Tag Archives: career growth

5 steps to accelerate your job/career growth curve

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Now thats a job growth curve!

When I started at EDS I was learning at an incredible rate.  Pay raises came quickly and easily.  By my third year things slowed down.  By my fifth year I settled into a dreary cycle of little new personal growth and cost of living raises. I managed to get assigned to a new team using a new technology and my growth accelerated for a year, then it dropped back to the dreary level. That’s an example of my personal growth curve.

How fast you are growing to get where you want to go is your personal growth curve.  Once you stop growing you are flat-lining.  In hospitals flat-lining means there is no pulse, you are dead.  In your career, flat-lining means that your career has stopped completely and the business world is starting to pass you by.

To get growing again you need to learn, get new responsibilities and get recognized.  At EDS I volunteered and pestered my managers for the chance to use new technology.  Since no one else had a clue and I had read a couple of books on the subject, I got to become the “owner” of that technology.  Preparation and repeatedly selling myself to my managers preceded my advancement.

Whether you want to grow as a manager, salesperson or technician, you need to follow these steps:

  1. Find out what is going to be needed IN THE FUTURE
  2. Study and prepare to fill that future need
  3. Sell yourself repeatedly to get the new responsibility
  4. Excel at your new job
  5. Start over

Step 1 and 2 can always be done at your current job.  Often they will pay for the training and help mentor you.  Step 3 should be attempted with your current company. Sometimes it just can’t be done where you are.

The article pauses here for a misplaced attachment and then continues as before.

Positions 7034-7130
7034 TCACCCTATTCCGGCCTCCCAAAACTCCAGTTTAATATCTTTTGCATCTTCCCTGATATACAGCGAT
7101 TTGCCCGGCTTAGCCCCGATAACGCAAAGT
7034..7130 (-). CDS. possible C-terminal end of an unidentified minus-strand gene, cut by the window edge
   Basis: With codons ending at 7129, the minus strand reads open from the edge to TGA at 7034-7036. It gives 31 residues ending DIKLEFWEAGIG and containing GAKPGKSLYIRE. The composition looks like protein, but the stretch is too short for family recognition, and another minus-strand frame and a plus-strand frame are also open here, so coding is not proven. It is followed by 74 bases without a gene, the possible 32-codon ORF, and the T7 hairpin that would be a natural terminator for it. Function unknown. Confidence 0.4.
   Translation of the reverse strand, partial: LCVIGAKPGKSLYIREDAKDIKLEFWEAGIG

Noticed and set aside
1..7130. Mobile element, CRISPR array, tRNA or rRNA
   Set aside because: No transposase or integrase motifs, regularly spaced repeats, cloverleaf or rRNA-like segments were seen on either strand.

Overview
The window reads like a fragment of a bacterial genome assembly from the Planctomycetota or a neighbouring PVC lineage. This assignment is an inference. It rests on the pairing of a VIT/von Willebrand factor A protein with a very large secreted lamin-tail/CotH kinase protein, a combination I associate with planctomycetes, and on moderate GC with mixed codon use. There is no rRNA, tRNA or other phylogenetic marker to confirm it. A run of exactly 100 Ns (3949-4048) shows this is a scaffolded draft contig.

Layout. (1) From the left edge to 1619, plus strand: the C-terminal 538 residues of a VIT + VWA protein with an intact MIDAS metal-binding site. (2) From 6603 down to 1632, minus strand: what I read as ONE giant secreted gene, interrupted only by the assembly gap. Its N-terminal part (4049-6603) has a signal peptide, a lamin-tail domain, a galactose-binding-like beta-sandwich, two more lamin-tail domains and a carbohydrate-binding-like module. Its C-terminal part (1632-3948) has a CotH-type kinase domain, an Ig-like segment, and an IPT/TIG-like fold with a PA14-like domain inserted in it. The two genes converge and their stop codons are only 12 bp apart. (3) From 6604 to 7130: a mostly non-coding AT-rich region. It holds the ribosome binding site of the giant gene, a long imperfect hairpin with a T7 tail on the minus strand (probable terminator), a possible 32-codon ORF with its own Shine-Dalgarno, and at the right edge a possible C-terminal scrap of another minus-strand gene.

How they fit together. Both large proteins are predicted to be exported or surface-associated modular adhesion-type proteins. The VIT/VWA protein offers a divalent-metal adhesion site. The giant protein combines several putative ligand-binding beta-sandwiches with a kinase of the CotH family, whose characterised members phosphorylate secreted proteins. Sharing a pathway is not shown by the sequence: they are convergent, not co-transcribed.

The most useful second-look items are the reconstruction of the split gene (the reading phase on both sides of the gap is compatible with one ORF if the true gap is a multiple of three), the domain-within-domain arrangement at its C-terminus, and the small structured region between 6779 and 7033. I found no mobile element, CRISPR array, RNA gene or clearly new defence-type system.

Companies have their own growth curves.  At a company that is flat-lining, your chances to grow will be limited.  While you are preparing to grow, open your eyes.  Is your company ABLE to let you grow?  Do you need to move to a company that is changing its growth curve while you change yours?

A job change becomes a career enhancing move when you move to a company whose growth curve will allow you to accelerate your own growth curve.  If you are willing to learn and grow, you will have growth in your career.  If you are willing to change jobs when necessary to re-accelerate your career growth, your future has no limits.

Something To Do Today

What is going to be needed in the future?  What interests you?  What will help you accelerate your growth curve?

Don’t expect your boss to magically know what you fail to tell him repeatedly. Expect him not to understand.  Even if he sees you doing something new he may not recognize what it means or its usefulness unless you have told him five or six times in the last six months.

Each Friday is the time to write down what you did this week and this month in your job journal.  Give a report to your boss in a format he can use for his own reports to his boss.

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Later: